Chief Warrant Officer 3 John Meadows, left, stands with the battalion commander of the Greek Army helicopter training unit at the Greek port of Volos, before flying the newly arrived helicopters to the Hellenic Army Aviation air base at Stefanovikio, Greece.
1 / 4 Show Caption + Hide Caption – Chief Warrant Officer 3 John Meadows, left, stands with the battalion commander of the Greek Army helicopter training unit at the Greek port of Volos, before flying the newly arrived helicopters to the Hellenic Army Aviation air base at Stefanovikio, Greece. (Photo Credit: U.S. Army) VIEW ORIGINAL
Five OH-58D aircraft sit on Greek military ramp ready for training at the Hellenic Army Aviation air base at Stefanovikio, Greece. (Photo by John Zimmerman, Army Futures Command)
2 / 4 Show Caption + Hide Caption – Five OH-58D aircraft sit on Greek military ramp ready for training at the Hellenic Army Aviation air base at Stefanovikio, Greece. (Photo by John Zimmerman, Army Futures Command) (Photo Credit: Richard Bumgardner) VIEW ORIGINAL
Thirty-six aircraft wait to be loaded onto the transport ship at the port in Jacksonville, Florida. (Photo by John Zimmerman, Army Futures Command)
3 / 4 Show Caption + Hide Caption – Thirty-six aircraft wait to be loaded onto the transport ship at the port in Jacksonville, Florida. (Photo by John Zimmerman, Army Futures Command) (Photo Credit: U.S. Army) VIEW ORIGINAL
Loading of one of the six flyable aircraft into the transport ship at the port in Jacksonville, Florida. (Photo by John Zimmerman, Army Futures Command)
4 / 4 Show Caption + Hide Caption – Loading of one of the six flyable aircraft into the transport ship at the port in Jacksonville, Florida. (Photo by John Zimmerman, Army Futures Command) (Photo Credit: U.S. Army) VIEW ORIGINAL

The distinctive and venerable OH-58 Kiowa helicopter, mothballed and grounded in the dry desert of Arizona, after being retired from U.S. Army service with almost 50 years of service, is finding its wings again in Greece.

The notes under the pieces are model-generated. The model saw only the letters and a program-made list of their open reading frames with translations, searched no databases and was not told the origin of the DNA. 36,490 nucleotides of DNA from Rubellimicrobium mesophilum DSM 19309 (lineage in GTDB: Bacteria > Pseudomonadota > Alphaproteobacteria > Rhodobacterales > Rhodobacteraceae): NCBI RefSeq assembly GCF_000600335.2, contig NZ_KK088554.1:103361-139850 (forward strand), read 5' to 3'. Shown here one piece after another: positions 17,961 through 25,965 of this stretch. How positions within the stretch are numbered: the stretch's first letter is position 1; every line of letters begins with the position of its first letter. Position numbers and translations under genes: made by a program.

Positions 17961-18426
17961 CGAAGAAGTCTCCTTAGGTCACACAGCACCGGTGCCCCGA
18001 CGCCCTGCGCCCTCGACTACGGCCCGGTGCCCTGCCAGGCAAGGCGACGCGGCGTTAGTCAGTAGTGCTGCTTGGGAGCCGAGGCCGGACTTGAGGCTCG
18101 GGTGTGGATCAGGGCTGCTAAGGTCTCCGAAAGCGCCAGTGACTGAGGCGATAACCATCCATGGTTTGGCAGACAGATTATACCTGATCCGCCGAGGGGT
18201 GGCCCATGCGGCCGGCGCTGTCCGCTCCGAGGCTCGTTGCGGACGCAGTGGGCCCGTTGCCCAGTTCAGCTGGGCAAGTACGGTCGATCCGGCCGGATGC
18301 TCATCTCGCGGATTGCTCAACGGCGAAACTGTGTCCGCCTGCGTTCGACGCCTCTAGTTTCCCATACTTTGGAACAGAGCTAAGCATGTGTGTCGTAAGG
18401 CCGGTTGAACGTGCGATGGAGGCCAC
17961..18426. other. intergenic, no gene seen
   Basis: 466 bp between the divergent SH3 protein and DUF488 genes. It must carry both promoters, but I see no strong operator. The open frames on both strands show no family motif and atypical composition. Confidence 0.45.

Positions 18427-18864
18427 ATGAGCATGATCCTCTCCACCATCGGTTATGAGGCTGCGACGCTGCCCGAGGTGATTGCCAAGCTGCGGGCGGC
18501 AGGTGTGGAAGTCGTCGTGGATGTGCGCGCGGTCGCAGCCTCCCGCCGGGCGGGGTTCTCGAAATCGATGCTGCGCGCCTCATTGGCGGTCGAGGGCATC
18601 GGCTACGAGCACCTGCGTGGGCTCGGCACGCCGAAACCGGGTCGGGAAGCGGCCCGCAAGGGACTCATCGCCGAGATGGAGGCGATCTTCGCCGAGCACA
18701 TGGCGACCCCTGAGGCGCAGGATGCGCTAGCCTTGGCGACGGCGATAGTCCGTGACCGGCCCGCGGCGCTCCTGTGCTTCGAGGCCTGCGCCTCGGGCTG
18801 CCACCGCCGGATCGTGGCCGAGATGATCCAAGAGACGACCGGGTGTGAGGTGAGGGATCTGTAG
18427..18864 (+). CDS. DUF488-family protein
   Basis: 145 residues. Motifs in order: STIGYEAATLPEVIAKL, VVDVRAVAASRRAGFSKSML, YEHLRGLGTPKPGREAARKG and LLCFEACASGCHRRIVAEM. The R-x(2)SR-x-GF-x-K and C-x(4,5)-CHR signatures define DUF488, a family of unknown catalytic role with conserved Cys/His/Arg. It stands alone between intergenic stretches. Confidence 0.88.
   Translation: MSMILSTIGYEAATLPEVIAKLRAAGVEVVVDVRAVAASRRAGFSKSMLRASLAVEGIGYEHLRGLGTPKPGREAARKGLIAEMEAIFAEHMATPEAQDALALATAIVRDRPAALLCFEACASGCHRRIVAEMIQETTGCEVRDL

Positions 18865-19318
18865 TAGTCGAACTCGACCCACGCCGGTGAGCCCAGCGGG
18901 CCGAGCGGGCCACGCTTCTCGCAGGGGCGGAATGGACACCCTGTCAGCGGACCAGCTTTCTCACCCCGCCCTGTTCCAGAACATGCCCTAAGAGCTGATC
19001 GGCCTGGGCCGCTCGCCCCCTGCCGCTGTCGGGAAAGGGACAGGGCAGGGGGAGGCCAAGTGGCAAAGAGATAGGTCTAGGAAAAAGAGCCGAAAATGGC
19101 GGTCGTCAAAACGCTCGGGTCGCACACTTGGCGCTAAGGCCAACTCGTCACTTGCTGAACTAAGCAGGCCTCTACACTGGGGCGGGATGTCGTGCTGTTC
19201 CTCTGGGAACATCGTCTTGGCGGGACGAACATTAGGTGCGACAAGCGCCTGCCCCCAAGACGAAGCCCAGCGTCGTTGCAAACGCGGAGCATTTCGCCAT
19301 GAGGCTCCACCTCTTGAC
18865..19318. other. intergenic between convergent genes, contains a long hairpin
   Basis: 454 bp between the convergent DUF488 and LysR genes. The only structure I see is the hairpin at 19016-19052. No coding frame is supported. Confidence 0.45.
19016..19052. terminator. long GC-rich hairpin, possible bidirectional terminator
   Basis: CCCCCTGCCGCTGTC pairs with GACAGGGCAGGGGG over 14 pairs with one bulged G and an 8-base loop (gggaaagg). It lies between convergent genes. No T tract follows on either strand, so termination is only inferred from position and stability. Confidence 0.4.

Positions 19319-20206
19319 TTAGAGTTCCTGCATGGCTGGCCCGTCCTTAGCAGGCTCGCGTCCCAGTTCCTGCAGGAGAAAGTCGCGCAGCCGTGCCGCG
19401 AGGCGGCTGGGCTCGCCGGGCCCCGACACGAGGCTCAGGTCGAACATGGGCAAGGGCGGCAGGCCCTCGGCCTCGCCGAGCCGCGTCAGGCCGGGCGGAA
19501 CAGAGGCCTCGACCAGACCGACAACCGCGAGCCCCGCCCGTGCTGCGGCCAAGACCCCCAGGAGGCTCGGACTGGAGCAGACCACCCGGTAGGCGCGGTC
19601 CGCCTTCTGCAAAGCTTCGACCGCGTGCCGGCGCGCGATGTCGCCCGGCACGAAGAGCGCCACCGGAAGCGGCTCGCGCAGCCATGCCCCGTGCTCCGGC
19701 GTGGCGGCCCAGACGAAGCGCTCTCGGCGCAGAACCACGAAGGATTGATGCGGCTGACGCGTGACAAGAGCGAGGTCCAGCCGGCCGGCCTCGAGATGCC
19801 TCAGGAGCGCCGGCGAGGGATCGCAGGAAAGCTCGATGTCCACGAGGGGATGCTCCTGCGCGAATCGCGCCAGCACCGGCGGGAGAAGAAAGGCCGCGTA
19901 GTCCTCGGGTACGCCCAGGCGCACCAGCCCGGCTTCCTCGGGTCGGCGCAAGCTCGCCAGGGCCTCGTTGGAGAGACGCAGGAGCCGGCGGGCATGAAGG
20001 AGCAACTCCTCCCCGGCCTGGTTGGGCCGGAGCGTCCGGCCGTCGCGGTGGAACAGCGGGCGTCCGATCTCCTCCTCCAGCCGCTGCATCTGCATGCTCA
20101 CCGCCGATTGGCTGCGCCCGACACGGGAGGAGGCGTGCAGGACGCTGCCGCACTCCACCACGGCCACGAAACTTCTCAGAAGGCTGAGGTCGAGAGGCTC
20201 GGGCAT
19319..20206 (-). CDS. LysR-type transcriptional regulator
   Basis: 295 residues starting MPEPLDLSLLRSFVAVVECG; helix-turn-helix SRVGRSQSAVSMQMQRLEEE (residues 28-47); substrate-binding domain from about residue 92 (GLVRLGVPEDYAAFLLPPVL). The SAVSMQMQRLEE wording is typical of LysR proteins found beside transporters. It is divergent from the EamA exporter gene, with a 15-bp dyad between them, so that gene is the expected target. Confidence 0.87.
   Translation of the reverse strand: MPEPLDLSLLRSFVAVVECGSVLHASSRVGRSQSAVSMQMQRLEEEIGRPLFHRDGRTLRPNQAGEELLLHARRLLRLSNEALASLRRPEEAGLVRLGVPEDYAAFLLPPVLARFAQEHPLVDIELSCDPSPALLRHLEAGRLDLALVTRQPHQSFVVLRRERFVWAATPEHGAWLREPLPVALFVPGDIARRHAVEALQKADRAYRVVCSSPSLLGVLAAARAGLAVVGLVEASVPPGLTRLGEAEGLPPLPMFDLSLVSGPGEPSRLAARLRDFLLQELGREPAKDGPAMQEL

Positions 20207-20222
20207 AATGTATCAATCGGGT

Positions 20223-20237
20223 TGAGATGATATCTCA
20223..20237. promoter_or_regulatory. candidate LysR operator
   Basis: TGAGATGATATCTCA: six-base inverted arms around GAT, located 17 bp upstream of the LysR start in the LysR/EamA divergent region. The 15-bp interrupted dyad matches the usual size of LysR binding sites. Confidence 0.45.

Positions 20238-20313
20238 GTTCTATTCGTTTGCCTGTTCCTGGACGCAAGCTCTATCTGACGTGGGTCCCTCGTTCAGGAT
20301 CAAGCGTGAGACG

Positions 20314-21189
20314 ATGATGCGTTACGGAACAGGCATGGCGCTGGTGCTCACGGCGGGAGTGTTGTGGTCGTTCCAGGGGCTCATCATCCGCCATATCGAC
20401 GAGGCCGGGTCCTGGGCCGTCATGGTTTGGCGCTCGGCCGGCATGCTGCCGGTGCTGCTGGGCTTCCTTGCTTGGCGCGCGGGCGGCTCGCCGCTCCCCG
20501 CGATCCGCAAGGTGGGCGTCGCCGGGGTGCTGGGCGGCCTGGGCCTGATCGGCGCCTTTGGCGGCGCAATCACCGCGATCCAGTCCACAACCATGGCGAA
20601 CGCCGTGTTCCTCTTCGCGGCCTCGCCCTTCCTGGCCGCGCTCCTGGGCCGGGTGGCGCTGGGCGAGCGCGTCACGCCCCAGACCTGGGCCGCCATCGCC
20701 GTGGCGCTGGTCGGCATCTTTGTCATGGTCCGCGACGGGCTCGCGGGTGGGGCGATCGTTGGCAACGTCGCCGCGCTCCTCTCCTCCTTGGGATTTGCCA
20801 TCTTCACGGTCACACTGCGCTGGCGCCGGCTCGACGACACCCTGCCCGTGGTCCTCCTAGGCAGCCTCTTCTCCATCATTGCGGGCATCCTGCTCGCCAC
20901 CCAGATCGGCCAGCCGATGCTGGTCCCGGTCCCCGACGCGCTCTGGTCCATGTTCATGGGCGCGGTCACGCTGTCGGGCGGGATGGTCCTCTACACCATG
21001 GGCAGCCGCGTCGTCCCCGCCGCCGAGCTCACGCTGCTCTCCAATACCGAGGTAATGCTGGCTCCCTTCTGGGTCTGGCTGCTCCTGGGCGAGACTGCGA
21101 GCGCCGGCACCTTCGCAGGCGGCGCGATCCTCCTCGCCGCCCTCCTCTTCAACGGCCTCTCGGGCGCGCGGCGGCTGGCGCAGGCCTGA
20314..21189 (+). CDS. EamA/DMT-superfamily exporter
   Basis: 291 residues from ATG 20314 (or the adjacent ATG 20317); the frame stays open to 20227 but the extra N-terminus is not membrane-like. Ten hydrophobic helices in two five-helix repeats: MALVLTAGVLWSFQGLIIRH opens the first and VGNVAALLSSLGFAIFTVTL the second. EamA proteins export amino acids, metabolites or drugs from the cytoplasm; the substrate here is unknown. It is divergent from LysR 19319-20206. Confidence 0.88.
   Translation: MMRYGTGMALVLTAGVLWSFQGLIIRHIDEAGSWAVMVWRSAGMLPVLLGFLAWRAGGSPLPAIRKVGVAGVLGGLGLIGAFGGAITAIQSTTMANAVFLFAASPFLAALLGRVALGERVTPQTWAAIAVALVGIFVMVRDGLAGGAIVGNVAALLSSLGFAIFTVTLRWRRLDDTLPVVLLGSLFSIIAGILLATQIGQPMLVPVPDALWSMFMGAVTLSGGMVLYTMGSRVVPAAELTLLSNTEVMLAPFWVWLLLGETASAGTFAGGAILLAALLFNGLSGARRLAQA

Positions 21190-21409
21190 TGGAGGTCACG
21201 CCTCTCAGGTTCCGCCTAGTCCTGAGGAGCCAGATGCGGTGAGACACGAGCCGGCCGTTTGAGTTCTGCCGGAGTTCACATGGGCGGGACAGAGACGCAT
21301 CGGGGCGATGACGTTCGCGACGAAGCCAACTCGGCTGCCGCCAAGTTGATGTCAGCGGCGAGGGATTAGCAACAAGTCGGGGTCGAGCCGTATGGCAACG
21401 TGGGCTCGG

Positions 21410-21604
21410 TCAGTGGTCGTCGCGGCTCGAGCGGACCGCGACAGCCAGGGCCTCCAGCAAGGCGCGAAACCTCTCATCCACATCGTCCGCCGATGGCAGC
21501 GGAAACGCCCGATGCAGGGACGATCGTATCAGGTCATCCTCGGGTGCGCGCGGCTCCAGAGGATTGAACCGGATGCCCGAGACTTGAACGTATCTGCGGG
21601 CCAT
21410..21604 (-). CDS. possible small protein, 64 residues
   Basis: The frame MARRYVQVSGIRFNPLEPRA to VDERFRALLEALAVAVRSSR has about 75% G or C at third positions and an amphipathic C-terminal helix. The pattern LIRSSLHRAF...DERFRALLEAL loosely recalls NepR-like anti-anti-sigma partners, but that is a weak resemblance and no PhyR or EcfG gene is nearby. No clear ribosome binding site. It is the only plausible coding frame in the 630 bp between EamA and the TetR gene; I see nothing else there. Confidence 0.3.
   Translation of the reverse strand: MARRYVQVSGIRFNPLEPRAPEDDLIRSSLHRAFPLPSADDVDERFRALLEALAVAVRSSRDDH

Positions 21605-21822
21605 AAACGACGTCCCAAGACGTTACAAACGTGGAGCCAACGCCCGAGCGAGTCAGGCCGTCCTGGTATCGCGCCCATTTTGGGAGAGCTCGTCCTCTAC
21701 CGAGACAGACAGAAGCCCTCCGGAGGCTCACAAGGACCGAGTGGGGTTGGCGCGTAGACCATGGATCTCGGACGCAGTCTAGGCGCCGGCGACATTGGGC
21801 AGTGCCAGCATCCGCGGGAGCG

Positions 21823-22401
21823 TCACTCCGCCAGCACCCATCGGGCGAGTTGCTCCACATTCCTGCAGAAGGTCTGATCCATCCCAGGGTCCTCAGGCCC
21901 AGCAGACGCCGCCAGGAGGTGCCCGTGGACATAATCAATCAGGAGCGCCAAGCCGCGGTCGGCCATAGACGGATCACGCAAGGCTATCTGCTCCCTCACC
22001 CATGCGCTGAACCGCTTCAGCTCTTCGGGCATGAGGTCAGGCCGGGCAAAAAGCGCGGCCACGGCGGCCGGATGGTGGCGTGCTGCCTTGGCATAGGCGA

For an Army aviator, this was also a chance to get back into the seat of a historic platform and to share his knowledge and flying skills to a new generation of Hellenic pilots.

“I lucked out with this (foreign military sales) case as I was an instructor pilot in the Kiowa prior to switching to the Apache,” Chief Warrant Officer 3 John Meadows, a military aviation trainer from the U.S. Army Security Assistance Command, said of his selection.

Chief Meadows is assigned to USASAC’s Security Assistance Training Management Organization at Fort Bragg, N.C., and is the team lead for the initial Greek OH-58D training program as well as the first OH-58D Technical Assistance Fielding Team deployed to Greece.

A total of 70 Kiowa Warrior aircraft were granted to Greece in early 2018 under the foreign military sales program administered by USASAC.

The helicopters were unloaded at the Greek port of Volos on May 16, and then flown by U.S. and Greek crews to the Hellenic Army Aviation air base at Stefanovikio where pilot and maintainer training is being conducted.

“The procurement of the Kiowa Warrior helicopters by Greece helps build partner capacity by covering an immediate gap in Greece's attack or observation helicopter requirement,” said Andrew Neushaefer, USASAC's country program manager for Greece.

The Kiowa helicopters had been invaluable to the Army as a light observation and reconnaissance aircraft since it was first received in 1969 and saw immediate action supporting the U.S. war efforts in Vietnam.